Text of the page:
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The Fountain

A movie directed by Darren Aronofsky

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Death is the road to awe.

  • Jan 10, 2011
  • by
*** out of ****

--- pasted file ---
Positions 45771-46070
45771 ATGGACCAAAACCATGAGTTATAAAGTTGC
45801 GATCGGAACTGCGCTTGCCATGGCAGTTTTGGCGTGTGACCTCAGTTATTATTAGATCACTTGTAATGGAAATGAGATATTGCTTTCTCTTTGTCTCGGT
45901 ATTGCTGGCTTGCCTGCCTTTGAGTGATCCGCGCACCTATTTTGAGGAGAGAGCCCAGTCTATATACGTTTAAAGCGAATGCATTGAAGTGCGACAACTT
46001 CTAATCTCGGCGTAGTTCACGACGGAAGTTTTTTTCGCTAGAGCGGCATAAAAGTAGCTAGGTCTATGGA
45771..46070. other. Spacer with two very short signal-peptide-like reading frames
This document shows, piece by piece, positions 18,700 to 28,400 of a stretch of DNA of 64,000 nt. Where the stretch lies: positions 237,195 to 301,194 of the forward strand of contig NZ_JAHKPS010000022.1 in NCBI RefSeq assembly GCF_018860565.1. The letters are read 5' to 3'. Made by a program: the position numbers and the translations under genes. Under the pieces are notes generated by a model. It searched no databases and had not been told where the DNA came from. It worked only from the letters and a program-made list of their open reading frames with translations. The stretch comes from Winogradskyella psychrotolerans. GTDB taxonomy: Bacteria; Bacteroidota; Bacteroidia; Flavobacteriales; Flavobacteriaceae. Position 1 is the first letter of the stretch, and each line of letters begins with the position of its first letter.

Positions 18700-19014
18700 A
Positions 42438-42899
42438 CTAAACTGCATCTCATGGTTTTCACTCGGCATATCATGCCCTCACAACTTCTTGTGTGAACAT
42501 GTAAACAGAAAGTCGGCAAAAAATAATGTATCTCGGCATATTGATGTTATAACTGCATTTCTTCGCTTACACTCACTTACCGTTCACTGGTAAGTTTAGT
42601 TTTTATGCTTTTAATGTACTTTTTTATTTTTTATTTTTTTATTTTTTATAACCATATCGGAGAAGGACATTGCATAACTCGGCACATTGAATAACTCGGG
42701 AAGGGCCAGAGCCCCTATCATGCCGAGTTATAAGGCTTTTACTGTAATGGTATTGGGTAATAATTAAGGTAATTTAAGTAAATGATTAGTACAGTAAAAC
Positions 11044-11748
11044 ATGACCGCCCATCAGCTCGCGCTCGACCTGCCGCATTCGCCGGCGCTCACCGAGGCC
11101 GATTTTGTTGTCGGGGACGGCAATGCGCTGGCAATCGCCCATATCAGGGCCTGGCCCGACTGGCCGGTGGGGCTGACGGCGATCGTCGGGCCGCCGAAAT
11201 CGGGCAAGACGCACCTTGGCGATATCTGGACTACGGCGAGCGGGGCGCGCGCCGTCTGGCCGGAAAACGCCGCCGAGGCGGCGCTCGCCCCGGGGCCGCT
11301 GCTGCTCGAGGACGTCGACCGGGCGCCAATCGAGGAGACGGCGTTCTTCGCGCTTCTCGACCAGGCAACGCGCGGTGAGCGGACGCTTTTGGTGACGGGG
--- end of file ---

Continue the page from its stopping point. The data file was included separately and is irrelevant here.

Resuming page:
"The Fountain" left me feeling completely drained. While it was confusing and a tad uneven, Darren Aronofsky's third feature was also beautiful and rich with both visual and intellectual spectacle. Yes, I'm one of the many non-professional film critics who liked Aronosky's "The Fountain". And don't ask me why, because I'm going to tell you soon enough. As you may know, I am indeed an admirer of complex, diverse films. "The Fountain" is both of these things. The only thing that it isn't is flawless. The reason it's not absolutely great is because Aronofsky's cut isn't the best. Now, I'm sure he prepped a Director's Cut of some sort, and that is the version of "The Fountain" that will feel most complete. That is the version of the film which I want to see. Aronofsky is indeed a talented director, and "The Fountain" is no folly, but it's not as good as "Pi" or "Requiem for a Dream". How could it be? But then again, how could it be bad? I think it's a matter of truly understanding the film. The fact that Aronofsky's final cut is so inaccessible to some people will make them almost instantly write it off; rendering it essentially useless otherwise. However, you can always count on us loyal Internet Film Geeks to give movies like "The Fountain" some damn good recognition. We are the people who take the time and see what the director was doing; we poke around a bit before we give the world our final verdict. While most would agree that "The Fountain" is pretty confusing and possibly a little pretentious as well, it's still quality filmmaking. I say this because unlike most pretentious films of its type, "The Fountain" has at least some artistic merit. The artistic qualities combined with its twisty story-telling accumulate to the feeling of being drained; the experience left me in awe. Does that imply that the movie is awesome? Does it inspire awe? Perhaps. But it's not really awesome, now is it? At moments it was indeed a true marvel, although in the end it can't possibly be a masterpiece. Some will argue against that. But I'm sure that if Aronofsky ever chooses to release his original Director's Cut, things will shape up and the film will be recognized. Hopefully this happens, because I'm in full support of this film now that I know just how much better it could be provided this particular cut. None the less, I was pretty satisfied with it as it is. This is a complex work that feels so personal to the point where few will actually "get" the film. Therefore, it's a tough recommendation, but it's Aronofsky as you know him; still a visually hypnotic, flamboyantly daring man of Cinema. I really do admire Aronofsky's ambitions, and "The Fountain" could have been one of his best projects. However, it's not. But you know what: it cannot be called his worse. After all: it's wrong to call a good movie a lesser effort, right? I'd think so. That's why I'm praising "The Fountain" as I am; because it's a work of complexity that just needs to shed a little more light on things. If it would have been of the original cut, then it would have been great. But what can you do. I guess I shouldn't even complain; its fine as it is. Take it as you will; that's really the best response I can provide. Take it as you will and you will either enjoy it or you'll reject any thought pertaining to it. Either way, you'll probably remember it. I guess it all depends on: in what context?